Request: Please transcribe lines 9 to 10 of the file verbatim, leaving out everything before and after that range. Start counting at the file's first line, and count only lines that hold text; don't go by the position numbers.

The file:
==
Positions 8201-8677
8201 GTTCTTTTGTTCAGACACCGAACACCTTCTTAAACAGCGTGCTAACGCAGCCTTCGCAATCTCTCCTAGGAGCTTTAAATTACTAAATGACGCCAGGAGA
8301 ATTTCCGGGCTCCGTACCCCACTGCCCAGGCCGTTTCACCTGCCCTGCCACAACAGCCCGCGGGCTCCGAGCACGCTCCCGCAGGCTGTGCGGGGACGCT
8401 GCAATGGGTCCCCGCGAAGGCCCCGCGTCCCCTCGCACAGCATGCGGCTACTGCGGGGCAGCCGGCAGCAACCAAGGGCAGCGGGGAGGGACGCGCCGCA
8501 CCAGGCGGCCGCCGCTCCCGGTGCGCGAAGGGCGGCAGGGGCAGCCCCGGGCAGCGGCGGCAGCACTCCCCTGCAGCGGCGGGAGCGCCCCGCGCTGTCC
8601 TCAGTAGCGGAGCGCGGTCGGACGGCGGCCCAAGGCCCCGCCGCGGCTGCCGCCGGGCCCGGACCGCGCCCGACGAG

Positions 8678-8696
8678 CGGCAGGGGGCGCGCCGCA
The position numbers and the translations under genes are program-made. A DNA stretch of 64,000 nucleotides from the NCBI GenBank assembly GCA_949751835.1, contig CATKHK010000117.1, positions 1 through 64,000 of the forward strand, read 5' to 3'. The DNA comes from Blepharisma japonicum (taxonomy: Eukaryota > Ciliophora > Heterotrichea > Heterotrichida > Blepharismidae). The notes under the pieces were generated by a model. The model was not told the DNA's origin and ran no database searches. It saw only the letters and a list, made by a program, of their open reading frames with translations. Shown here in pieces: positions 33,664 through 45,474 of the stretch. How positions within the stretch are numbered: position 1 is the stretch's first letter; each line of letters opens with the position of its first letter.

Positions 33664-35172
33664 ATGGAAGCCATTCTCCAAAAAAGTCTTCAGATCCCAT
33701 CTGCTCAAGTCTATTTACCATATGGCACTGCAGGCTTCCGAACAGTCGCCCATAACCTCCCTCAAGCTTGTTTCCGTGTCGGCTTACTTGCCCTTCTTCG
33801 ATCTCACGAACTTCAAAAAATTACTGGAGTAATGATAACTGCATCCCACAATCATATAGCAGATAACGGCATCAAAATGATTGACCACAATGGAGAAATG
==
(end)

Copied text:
The position numbers and the translations under genes are program-made. A DNA stretch of 64,000 nucleotides from the NCBI GenBank assembly GCA_949751835.1, contig CATKHK010000117.1, positions 1 through 64,000 of the forward strand, read 5' to 3'. The DNA comes from Blepharisma japonicum (taxonomy: Eukaryota > Ciliophora > Heterotrichea > Heterotrichida > Blepharismidae). The notes under the pieces were generated by a model. The model was not told the DNA's origin and ran no database searches. It saw only the letters and a list, made by a program, of their open reading frames with translations. Shown here in pieces: positions 33,664 through 45,474 of the stretch. How positions within the stretch are numbered: position 1 is the stretch's first letter; each line of letters opens with the position of its first letter.

Positions 33664-35172